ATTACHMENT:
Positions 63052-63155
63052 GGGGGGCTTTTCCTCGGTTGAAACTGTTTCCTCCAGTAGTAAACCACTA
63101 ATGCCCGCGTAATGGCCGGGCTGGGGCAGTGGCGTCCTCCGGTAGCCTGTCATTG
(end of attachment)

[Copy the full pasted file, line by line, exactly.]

Positions 63052-63155
63052 GGGGGGCTTTTCCTCGGTTGAAACTGTTTCCTCCAGTAGTAAACCACTA
63101 ATGCCCGCGTAATGGCCGGGCTGGGGCAGTGGCGTCCTCCGGTAGCCTGTCATTG